Wednesday, 26 May 2010

"I have a dream" - in Scotland, in 2010.

In this country we have moved a long way from the mindless ignorance of the past which I am just old enough to remember, in which people who were black, Asian or Chinese would be described in slang terms which they found offensive but which people didn't realise were wrong, and which were used by the most decent of folk. Certainly it was prejudice but at the ignorance end of the scale rather than the hatred end of the scale. I am so glad that we have, in this country, moved such a long way beyond that in my lifetime. I'm not saying we're there yet, but we've come a long journey and that's great.

When I was a student, I worked in a Chinese takeaway and got to know the guys, who were from Hong Kong. The guys who ran our local shop at the time were Pakistani Muslims whom I got to know well, too. I don't think a single one of our four children were delivered by a white British person and I couldn't care less (incidentally I deeply LOVE all those who were involved in the delivery of my children, even though I couldn't name them now!)

As I say, I'm tremendously grateful that we have moved so far as a culture. It was a joy to me that the BNP did so disastrously at the General Election. I am pleased that our kids are being brought up properly with regards to tolerance and respect (and better even than tolerance and respect, they barely even notice the colour of people's skin).

However, it has been bothering me recently that those of other cultures who don't look any different from the Scottish masses, in other words who have white skin, are still being subject to racial abuse.

Two examples are on my mind at the moment, particularly. I saw the teeshirt on the left on a website which sells teeshirts and hoodies with funny slogans (I fancied a new hoodie with a funny slogan but haven't found The One yet). The old me wouldn't have given this one much thought. However, I know a number of travellers, and am in general quite interested in the gypsy culture, perhaps because I love my caravan and could live in it if I was a single person. They have made me aware of how resentful they are, quite rightly, when they are called "pikey" or "gyppo" and when they are assumed all to be thieves. The Romany people, which some, thought not all, travellers, descend from, are an ethnic group who were treated brutally by the Nazis, who have their own language, and who should not be subjected to racism. No one should be subjected to racism.

I said there were two examples bothering me. The other one is the anti-English vitriole that Scots feel free to give vent to, especially, but not only, around football. In 1990, my friend Jean and I went to Turkey on holiday (pre-kids, back when I had a life). The Turkish people are generally friendly but we became aware that they particuarly liked Scottish people. Eventually we asked about that, and we were told that it was because if England play Turkey at football, Scottish holidaymakers will invariably support Turkey - which they of course like. "Anyone but England" is not, when you examine it, really acceptable though, is it?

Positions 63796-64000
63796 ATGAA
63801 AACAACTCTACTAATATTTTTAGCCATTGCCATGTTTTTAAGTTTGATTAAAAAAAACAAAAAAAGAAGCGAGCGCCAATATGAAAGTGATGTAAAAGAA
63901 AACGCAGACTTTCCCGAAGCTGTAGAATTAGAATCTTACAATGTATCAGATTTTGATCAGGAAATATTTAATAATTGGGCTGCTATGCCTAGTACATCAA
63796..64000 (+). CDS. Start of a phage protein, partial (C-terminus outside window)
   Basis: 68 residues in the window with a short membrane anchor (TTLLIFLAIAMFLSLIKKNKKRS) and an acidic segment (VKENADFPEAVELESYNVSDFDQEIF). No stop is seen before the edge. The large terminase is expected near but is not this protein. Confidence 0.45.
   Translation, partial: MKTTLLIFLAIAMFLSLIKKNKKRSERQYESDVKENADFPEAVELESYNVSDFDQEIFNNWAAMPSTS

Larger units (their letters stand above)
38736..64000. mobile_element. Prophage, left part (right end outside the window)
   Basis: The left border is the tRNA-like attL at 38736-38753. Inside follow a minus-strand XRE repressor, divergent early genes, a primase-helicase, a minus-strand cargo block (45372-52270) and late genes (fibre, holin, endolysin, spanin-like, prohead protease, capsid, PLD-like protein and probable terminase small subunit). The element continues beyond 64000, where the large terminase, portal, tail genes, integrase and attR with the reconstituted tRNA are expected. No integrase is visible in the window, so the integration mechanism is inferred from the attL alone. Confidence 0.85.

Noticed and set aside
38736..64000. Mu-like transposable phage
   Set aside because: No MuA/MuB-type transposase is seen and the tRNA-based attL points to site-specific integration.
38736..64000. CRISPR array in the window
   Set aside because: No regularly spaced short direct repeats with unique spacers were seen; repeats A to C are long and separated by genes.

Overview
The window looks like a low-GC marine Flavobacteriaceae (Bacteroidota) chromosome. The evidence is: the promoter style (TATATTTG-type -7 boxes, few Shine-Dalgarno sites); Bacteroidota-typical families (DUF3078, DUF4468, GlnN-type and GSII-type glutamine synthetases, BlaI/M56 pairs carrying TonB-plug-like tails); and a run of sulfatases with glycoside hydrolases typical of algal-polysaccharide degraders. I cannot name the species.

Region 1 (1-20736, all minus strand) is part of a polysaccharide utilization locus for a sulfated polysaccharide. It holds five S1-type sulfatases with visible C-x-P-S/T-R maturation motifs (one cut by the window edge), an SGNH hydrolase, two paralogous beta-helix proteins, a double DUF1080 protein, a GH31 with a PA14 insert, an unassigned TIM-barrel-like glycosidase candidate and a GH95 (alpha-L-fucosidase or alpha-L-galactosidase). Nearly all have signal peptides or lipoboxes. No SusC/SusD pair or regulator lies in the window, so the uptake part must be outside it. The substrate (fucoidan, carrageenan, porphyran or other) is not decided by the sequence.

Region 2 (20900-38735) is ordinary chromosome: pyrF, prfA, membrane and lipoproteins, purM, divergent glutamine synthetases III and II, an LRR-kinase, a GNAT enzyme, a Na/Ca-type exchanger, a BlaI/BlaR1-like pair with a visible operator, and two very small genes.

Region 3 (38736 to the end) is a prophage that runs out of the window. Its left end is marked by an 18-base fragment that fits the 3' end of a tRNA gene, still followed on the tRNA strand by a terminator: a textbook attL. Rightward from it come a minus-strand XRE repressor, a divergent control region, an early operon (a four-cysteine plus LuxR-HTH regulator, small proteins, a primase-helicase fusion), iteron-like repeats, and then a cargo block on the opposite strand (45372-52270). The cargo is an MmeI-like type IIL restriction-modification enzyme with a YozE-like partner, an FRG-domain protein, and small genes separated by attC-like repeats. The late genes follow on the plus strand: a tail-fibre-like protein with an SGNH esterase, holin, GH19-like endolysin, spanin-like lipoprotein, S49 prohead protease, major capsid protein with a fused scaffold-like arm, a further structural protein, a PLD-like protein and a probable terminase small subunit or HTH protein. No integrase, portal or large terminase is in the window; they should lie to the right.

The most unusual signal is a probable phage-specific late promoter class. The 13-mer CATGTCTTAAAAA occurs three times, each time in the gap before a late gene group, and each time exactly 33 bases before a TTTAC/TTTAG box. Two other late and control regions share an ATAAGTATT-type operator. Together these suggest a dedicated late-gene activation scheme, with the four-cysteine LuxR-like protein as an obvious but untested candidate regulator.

Him Indoors and I grew up with the "Anyone but England" notion, the same as nearly all Scots. We are ashamed to admit that it's only in the last couple of years that we've even begun to feel vaguely uncomfortable about it. Seeing as poor old Scotland hasn't made it to the World Cup finals in South Africa, we intend to support England. This has attracted some derision, but we can cope! I was struck by this comment on Him Indoors's Facebook page by That Hideous Man: "In a year's time I will have lived in Scotland as long as I did in England. About the only thing I dislike about this country is the pitiful, and pathetic anti-English racism that rears its ugly head every time a ball-game starts. If you ask me, its a blight on an otherwise wonderful nation..." A couple of days later, I was told virtually the same thing by an English member of staff at work.

Is it just banter? That's what we're told. Whether it's anti-"Pikey" or anti-English, it's just a harmless bit of banter. But it's not harmless if it causes needless offence.

We've travelled such a long way in my lifetime in terms of our racial tolerance, but we're not there yet. We have to remember that all races should be treated with respect, even if their skin is the same colour as ours.

These are the two examples that are on my mind at the moment. But I could have mentioned the apparent acceptance in the media of hatred of the French, or of poking fun at red-headed people ("gingers") and don't get me started on bigotry (when I rule the world, Rangers and Celtic will be abolished. Glasgow United will be formed, and the spare players donated to Airdrie United). Don't get me started on sexism either - strong men are admired but strong women are despised as "ball-breakers"!

Jesus said we should love one another as He has loved us.


Mrs Gerbil said...

hear, hear!

Doorman-Priest said...

Funny how the "anyone but England" mentality doesn't seem to be reversed here. Or is that just my imagination?

Jimmy said...

I think a lot of Scottish people just dread the prospect of another 1966 - not England winning but having to listen to the English football pundits for another 40 odd years.